Family holidays in the 1970s

Black Rock Lido just before demolition in 1978
From the 'My Brighton' exhibit.

Some words about Black Rock swimming pool. I am interested in it as I have memories of it from the early seventies when as a child I visited Brighton with my family regularly for summer holidays.

Rose tinted nostalgia
Of course (rose tinted glasses at the ready), the summers may have been better in those days to the extent that it may well not be economically viable for the council to maintain an outdoor swimming pool, but I am not sure the weather was uppermost in their mind when they were dealing with the marina development consortium back in the 70s.

Why not all year round heating
After all, if they wanted to keep it open all year round they could heat the water as Camden Council do at the Oasis in London – and a very popular amenity it is. Brighton’s reputation would have been even more enhanced by an outdoor heated pool which is also open in winter.

Municipal cultural vandalism
The other issue, of course, was the act of municipal cultural vandalism in destroying one of the few 30s buidings in existence in Brighton. The photographs I have seen show that it was classic modernist design and it looks like the architect was influenced by the Bauhaus movement.

Comments about this page

  • For myself and many others, the Black Rock swimming pool provided many wonderful memories from the late 1940s on, and a refuge from the pebbles, litter, broken glass and tar on the beaches. Many facilities were offered: swimming and diving in the major pool or pretending to swim in the paddling pool, table tennis, Jokari, restuarant and bar, showers and spacious changing rooms, rock pools at low tide and excellent diving or jumping into the sea from the groyne at high tide. One was lucky if the temperature of the water in the pool rose above 67 degrees Fahrenheit, but this was hardly a deterrent. Many regulars made the pilgrimage to the ‘Brighton Riviera’. In summer, I accompanied my parents every weekend. The pool was managed by Jock Thompson who was a keen supporter of swimming and water polo. Every Sunday afternoon, the pool would be cleared for displays by champion swimmers – for example, Julian Tasker and Angela Barnwell – and keenly contested water polo matches between the Brighton SC team and visiting teams from the London area which provided inspiration to many myself included. Undoubtedly upkeep was costly. Brighton Town Council traded off the pool site as a concession to the Marina developers, with the intention that a swimming facility would be included in the development. Of course, this part of the deal was never fulfilled. Brighton lost a world-class facility.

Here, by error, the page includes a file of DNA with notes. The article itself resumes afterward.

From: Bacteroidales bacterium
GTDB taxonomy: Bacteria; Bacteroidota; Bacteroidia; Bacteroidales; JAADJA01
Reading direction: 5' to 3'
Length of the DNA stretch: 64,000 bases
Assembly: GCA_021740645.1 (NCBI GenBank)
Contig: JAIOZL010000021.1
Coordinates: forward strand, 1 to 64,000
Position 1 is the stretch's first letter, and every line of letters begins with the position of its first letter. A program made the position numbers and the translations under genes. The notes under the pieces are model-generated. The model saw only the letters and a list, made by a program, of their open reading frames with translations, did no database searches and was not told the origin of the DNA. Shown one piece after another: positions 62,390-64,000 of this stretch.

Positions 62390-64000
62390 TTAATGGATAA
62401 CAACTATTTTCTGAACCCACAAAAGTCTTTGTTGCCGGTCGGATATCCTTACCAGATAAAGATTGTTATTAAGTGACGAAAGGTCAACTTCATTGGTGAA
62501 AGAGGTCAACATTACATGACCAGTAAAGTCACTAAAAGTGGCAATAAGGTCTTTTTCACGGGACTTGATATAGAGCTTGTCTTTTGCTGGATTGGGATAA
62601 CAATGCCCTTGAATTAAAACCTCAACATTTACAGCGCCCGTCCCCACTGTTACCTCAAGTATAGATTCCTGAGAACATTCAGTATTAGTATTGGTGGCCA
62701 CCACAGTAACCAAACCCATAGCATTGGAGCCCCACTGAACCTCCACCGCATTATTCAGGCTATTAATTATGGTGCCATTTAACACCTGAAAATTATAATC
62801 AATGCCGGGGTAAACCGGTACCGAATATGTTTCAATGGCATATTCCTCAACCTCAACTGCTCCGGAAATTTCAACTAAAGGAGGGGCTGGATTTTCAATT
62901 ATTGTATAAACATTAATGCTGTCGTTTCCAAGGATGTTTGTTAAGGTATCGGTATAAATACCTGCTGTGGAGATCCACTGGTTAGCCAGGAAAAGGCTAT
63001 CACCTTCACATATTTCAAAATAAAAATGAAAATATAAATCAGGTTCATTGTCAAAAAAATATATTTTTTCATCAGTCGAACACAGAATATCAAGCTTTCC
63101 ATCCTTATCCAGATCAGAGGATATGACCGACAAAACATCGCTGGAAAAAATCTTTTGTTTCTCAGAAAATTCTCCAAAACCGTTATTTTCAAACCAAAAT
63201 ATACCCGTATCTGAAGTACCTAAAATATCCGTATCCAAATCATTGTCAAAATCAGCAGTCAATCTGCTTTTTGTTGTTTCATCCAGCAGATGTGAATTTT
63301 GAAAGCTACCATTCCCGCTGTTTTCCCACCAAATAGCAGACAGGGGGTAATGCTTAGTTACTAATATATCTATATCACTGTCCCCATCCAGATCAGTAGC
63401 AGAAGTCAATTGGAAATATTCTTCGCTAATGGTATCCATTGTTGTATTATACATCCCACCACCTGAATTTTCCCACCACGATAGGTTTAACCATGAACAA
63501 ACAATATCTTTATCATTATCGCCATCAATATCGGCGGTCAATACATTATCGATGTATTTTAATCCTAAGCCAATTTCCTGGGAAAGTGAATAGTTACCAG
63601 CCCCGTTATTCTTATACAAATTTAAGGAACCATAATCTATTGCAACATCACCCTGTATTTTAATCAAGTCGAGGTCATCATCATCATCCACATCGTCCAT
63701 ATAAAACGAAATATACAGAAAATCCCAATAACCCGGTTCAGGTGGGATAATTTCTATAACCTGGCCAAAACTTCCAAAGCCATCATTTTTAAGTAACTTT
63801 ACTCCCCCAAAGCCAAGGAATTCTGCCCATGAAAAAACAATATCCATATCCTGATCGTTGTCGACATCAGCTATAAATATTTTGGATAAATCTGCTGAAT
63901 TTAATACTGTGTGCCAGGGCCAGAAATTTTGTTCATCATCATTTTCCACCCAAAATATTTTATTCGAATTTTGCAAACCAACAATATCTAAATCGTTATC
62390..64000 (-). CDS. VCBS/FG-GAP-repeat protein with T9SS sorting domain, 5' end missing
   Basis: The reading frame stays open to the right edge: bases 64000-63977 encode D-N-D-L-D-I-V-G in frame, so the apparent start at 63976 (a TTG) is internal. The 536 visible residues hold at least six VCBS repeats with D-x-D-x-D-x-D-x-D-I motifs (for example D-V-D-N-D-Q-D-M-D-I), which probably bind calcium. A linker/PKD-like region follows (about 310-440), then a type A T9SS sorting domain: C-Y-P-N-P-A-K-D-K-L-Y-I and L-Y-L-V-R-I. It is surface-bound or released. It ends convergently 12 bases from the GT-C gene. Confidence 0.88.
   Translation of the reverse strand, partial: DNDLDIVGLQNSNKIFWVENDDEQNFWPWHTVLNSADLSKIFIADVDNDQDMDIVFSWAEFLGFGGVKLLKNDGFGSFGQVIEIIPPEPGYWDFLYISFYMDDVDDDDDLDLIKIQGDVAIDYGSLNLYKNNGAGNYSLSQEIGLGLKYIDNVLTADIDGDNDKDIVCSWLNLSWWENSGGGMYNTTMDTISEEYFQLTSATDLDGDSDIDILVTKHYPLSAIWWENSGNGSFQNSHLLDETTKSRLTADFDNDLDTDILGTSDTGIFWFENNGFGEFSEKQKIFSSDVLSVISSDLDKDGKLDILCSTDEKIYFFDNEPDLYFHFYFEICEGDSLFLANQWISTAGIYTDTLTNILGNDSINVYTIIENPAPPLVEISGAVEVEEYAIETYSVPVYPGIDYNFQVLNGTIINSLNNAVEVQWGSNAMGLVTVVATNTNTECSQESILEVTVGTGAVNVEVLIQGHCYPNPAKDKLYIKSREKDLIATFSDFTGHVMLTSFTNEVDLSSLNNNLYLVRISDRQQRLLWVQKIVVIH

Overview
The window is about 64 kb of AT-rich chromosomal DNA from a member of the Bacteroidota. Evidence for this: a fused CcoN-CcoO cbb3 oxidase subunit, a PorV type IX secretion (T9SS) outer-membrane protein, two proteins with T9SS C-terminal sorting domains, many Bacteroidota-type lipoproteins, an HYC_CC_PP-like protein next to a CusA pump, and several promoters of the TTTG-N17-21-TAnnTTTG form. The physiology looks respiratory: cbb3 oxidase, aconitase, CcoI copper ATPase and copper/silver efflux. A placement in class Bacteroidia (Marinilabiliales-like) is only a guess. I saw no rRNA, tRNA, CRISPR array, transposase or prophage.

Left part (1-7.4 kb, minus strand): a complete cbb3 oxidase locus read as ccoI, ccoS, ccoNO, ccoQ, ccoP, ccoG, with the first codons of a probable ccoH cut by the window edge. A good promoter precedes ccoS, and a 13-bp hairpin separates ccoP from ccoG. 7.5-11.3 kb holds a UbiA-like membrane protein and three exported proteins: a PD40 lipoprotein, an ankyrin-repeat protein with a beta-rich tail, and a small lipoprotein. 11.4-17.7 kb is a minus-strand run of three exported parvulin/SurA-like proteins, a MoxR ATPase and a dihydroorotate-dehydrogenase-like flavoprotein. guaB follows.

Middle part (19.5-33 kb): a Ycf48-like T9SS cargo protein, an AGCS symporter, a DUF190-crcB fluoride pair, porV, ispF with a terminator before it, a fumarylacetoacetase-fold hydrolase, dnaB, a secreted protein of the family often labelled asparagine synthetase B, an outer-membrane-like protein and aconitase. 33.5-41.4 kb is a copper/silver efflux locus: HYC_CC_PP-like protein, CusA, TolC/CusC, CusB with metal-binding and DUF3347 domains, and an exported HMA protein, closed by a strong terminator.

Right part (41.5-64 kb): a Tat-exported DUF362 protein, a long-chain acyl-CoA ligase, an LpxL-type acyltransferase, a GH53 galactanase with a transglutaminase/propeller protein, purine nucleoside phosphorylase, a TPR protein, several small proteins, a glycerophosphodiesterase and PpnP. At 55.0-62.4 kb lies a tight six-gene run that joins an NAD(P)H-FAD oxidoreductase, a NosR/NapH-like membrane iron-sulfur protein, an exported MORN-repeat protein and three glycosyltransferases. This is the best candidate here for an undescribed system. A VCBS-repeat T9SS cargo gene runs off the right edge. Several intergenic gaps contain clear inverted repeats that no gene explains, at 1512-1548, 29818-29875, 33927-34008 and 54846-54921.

By Dudley Seifert (11/05/2003)
  • I cannot understand why local authorities have not taken Black Rock swimming pools into their focus of local planning. In my childhood, we spent most of the summer there, safe and sound. In today’s world we are told the beaches are not safe, yet here is a site that was safe. If my memory serves me well, it cost us 9 pence, entry ticket for the day – and a locker number for our clothes, along with a bottle of water and a few sandwiches. When l got older l took my own children there, very fond memories. Our shore line is very rocky and tidal, but Black Rock was a safe haven.

    By Sheila Jones (21/08/2003)
  • Was a kid I spent a lot of time at the Black Rock swimming pool. As I was not allowed to go swimming by my self in the sea. I can not understand how this swimming was left to rot for so many years. As any one who used it will know it was never empty in the summer accept in bad weather. I lived in Whitehawk so it was on my door step, were as I had to walk to and from North Road Baths, even that has gone.

    By R H Scott-Spencer (26/01/2005)
  • I had a season ticket costing 7/6, and visited every day it was open, right through the 50’s. When it rained we built shelters with deckchairs. We returned other peoples tea-trays, and collected the deposit to pay for jokari, or for the Brylcreme machine. The venue was a paradise for youngsters and adults alike.